[The Dharmadhātu should be understood as the actual matrix in which these all-pervading qualities arise—inclusion mine]

“Virtuous ones, since the enlightenment of Bodhisattvas is fully perfected, they are thus never bound nor freed from dharmas. The Bodhisattva never loathes the samsaric-nature of birth and death nor ever clings to a notion of nirvana. They never venerate those who uphold the precepts nor condemns those who violate them. They never hold in awe experienced practitioners nor look down upon those who are novices. And why? Because originally all sentient beings are already One with the Primordial Mind of Enlightenment. Thus is the perfect clarity of the Unborn vision. Its clarity is non-dual and thus has neither likes nor dislikes.

Again, from Vasubandhu and the Absolute:


This means that when a Bodhisattva has attained Omniscience a complete revulsion in the foundations of his personality has taken place, he is another being, a Superman {Advanced Yogin-Yogini}. In accord with this Fundamental Transubstantiation, (in accord with) whether it has not yet taken place or already taken place, the Absolute is distinguished as being either impure or pure.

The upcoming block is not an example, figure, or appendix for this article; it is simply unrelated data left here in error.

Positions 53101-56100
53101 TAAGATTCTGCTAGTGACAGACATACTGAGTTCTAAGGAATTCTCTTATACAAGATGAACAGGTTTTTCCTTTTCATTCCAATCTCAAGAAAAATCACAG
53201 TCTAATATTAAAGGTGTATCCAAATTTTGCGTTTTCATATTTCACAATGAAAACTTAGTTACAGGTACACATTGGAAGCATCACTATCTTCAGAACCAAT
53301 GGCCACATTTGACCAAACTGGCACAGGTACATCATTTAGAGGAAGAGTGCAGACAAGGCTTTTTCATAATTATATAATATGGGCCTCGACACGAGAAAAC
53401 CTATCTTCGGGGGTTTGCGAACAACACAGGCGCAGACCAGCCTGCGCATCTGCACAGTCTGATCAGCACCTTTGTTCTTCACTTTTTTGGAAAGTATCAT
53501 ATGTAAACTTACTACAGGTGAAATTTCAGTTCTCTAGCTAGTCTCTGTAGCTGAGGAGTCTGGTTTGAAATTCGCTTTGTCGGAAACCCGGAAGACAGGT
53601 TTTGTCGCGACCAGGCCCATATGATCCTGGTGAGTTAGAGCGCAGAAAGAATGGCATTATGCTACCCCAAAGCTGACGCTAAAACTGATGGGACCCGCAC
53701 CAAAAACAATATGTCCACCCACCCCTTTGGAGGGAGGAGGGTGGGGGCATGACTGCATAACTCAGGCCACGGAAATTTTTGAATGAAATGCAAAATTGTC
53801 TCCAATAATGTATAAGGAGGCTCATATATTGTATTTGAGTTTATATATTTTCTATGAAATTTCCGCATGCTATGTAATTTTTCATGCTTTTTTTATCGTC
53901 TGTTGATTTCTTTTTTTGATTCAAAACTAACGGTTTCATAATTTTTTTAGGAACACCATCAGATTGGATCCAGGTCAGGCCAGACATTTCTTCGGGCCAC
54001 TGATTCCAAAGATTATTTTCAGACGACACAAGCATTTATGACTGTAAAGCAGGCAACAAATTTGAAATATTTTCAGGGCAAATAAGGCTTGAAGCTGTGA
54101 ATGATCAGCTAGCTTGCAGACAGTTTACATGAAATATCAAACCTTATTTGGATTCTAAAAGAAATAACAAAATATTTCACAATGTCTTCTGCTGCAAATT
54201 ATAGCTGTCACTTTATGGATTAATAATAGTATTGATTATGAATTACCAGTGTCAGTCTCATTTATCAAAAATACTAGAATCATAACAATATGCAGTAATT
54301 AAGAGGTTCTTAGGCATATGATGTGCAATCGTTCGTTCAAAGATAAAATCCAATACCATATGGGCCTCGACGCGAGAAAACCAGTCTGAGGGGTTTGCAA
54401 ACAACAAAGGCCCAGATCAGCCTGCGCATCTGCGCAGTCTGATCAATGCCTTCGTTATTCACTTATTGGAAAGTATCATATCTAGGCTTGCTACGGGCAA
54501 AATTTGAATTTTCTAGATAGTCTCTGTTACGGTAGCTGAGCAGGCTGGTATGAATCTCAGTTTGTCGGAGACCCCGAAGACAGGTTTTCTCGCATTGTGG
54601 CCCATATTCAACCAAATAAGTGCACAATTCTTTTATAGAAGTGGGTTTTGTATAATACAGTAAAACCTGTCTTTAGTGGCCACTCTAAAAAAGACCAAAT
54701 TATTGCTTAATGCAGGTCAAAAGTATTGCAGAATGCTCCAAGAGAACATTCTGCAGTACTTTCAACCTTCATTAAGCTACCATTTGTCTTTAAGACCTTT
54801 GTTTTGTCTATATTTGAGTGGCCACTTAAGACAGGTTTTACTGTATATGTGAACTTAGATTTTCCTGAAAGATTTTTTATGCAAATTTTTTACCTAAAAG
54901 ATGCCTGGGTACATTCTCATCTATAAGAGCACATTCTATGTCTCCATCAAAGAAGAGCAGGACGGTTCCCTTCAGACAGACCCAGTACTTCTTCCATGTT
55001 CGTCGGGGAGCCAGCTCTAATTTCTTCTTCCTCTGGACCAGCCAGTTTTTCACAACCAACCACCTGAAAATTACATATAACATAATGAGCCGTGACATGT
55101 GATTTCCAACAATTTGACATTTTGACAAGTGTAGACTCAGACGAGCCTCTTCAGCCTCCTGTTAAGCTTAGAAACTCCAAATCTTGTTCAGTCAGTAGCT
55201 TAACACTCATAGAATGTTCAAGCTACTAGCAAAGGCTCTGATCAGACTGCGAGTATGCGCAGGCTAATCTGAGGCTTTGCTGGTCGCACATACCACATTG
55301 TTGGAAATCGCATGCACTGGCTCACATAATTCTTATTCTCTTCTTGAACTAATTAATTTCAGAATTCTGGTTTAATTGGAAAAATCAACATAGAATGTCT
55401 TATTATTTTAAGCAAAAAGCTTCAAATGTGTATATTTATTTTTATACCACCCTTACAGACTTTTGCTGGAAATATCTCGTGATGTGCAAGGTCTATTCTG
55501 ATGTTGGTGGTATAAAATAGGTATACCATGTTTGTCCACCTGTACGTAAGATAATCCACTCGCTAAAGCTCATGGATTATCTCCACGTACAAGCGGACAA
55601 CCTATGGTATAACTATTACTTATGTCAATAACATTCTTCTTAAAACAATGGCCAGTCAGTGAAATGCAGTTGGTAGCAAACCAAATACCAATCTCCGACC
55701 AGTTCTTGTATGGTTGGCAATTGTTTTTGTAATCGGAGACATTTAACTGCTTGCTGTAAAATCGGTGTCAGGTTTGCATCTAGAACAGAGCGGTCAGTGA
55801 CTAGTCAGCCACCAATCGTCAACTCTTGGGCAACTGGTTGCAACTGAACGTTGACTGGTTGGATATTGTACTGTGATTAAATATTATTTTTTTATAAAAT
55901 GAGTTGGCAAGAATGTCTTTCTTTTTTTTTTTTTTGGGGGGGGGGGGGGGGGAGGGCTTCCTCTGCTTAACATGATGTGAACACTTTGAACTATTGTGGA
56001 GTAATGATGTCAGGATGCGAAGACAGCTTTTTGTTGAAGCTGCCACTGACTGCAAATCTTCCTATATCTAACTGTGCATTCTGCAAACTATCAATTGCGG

(Ordinary men) are bereft of (transcendent) knowledge, they are in the grips of the habit, of distinguishing object from subject, their mentality is infected by emotional and (intellectual) blemishes, they fail to understand or they misunderstand (the problem of the Absolute). To them the Absolute is not revealed. For them it is distinguished as being impure.

But in respect of the Noble Ārya who have attained Omniscience, whose intellect is infallible, the Absolute Reality appears (eternally) without any interruption as pure, as dustless pure ether; for them it is declared to be free from all (phenomenal) impurity.

“Virtuous ones, these Bodhisattvas and sentient beings in the degenerate age who have mastered Mind-cultivation have, in Absolute actuality, never cultivated anything. Primordial Enlightenment is pervasively illuminating and remains perfectly still, without duality. Countless Buddha-realms as innumerable as the grains of sand in the Ganges, are likened unto flowers appearing in the sky—arising and then perishing. There is neither bondage nor liberation as one awakens to the realization that sentient beings are already perfected-Buddhas; notions of samsara and nirvana are likened unto yesterday’s daydream. Since they are “the stuff that dreams are made of”, samsara and nirvana neither arise nor cease. Hence, in what is actualized nothing is gained nor lost, neither grasped nor rejected.  Ultimately, though, there is neither actualization nor one who self-actualizes. Thus, the True Nature of all Dharmas is equal and indestructible.”